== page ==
To highlight the importance of expanding Philadelphia’s tree canopy, the Pennsylvania Horticultural Society is opening a public art space at the Awbury Arboretum in Germantown.
The lightning house was built on the remains of a carriage house from 1783. The space, which opens Friday, Sept. 22, will serve as a place for woodworking, leaf printing and making drums from fallen trees. PHS will also use it as part of its Tree planting and management efforts.
The Lightning House is a product of PHS’s S(tree)twork project, which involves converting fallen trees at the Awbury Arboretum into percussion instruments used by a drum group that performs at tree planting events organized by the organization’s Tree Tenders program become. A 126-year-old hemlock tree that fell over at Awbury Arboretum serves as the main support beam and was used to construct the benches.
Designed by Future farmers, an international art collective, the house features a barn door and a sloping roof that extends to the ground. Located on the 16 hectare property Farm at Awbury ArboretumThe creators hope it will inspire people to improve the city’s tree cover.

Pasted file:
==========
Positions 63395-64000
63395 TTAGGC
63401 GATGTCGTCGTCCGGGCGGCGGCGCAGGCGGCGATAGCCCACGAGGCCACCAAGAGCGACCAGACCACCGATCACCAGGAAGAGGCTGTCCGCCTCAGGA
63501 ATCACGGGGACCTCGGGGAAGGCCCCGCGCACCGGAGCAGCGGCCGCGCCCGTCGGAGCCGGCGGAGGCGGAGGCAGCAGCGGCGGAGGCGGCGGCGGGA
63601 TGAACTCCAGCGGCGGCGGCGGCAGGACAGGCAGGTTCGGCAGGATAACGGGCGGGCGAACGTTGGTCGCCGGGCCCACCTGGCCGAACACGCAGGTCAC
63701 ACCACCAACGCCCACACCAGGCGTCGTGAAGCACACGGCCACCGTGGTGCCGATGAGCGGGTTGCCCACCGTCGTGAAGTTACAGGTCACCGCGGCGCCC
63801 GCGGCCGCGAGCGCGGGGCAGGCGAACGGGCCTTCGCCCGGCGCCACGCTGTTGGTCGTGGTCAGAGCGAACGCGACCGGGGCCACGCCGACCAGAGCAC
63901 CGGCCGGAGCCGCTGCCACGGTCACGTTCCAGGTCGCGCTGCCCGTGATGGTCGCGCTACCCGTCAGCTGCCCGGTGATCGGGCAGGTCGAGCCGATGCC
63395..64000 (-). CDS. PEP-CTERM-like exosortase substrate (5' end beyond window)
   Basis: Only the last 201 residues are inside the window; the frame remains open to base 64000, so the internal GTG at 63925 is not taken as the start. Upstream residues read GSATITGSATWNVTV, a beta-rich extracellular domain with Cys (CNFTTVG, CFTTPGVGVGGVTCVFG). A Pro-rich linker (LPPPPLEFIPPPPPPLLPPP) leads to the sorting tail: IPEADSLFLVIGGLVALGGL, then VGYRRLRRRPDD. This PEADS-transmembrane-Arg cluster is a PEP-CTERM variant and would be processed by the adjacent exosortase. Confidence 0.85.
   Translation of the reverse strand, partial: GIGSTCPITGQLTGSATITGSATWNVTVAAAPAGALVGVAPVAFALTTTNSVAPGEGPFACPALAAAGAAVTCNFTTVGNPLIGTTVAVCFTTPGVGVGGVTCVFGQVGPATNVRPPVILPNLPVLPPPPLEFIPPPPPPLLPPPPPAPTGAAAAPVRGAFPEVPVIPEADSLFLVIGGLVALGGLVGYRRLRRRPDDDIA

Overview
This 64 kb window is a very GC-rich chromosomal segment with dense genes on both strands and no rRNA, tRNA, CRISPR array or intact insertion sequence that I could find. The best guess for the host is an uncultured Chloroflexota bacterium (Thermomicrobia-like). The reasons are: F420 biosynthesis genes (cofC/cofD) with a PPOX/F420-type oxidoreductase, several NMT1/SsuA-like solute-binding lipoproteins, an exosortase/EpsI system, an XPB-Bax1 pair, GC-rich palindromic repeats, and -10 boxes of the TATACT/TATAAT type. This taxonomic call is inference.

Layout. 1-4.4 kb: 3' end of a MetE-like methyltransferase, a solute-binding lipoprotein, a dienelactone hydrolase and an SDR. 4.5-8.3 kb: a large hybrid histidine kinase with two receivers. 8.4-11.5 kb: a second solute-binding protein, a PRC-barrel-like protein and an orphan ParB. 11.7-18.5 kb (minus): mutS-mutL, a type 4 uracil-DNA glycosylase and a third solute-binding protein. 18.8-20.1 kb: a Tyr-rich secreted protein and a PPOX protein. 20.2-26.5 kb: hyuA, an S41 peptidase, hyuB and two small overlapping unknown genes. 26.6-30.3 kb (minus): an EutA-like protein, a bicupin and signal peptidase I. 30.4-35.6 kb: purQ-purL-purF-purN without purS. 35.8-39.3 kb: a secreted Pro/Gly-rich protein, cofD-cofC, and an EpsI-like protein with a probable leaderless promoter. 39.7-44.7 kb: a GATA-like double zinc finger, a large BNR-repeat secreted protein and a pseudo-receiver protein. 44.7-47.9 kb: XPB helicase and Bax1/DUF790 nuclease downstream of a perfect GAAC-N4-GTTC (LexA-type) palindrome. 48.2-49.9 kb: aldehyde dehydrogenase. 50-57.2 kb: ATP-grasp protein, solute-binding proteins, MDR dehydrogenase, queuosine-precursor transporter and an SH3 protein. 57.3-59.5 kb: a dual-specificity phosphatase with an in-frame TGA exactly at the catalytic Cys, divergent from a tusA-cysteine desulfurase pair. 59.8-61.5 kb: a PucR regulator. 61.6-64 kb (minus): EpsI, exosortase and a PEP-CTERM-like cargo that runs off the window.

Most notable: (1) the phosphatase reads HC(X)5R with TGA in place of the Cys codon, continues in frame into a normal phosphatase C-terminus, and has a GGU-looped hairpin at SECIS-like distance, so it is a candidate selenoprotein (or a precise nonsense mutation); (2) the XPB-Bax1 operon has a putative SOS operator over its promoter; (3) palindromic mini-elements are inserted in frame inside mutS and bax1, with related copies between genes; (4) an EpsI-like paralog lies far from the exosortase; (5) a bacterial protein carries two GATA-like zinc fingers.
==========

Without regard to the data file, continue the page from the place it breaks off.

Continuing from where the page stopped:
“A fallen tree is critical to the regeneration of the complex ecosystem surrounding it,” Amy Franceschini, founder and lead artist of Futurefarmers, said in a press release. “S(tree)twork extends the life of the tree to the city by turning fallen trees into percussion instruments. Musicians branch out into the community and encourage tree planting, supported by a volunteer network of PHS Tree Tenders.”
The Lightning House takes its name from a wooden drum created from a tree by James Jacson of the futuristic jazz band Sun Ra and His Mythic Science Arkestra striked by Thunderbolt on Morton Street in Germantown.
The art space is one of several initiatives of the S(tree)twork Project that began at the end of 2020 and draws attention to the way people live among trees, perceive them and imagine future coexistence.
Neighborhoods in North Philly, Southwest Philly and Germantown have the greatest potential to benefit from the health effects of increased tree cover, including reduced violence and improvements in physical health, according to PHS.
Construction of the Lightning House was driven by years of community engagement seeking creative ways to connect people with the urban forest. The engagement process included contributions from Philly Tree Planin which storytelling and arts and culture initiatives were mentioned as possible ways to promote interest in trees.
The Lightning House opens to the public on Friday, September 22nd at 10:30 a.m. Officials from PHS, Awbury Arboretum and the Clean Air Council will meet with State Senator Nikil Saval to discuss the importance of improving the city’s tree canopy with artists from S(tree)work playing instruments made from fallen pieces of wood and lead block printing on pieces of wood.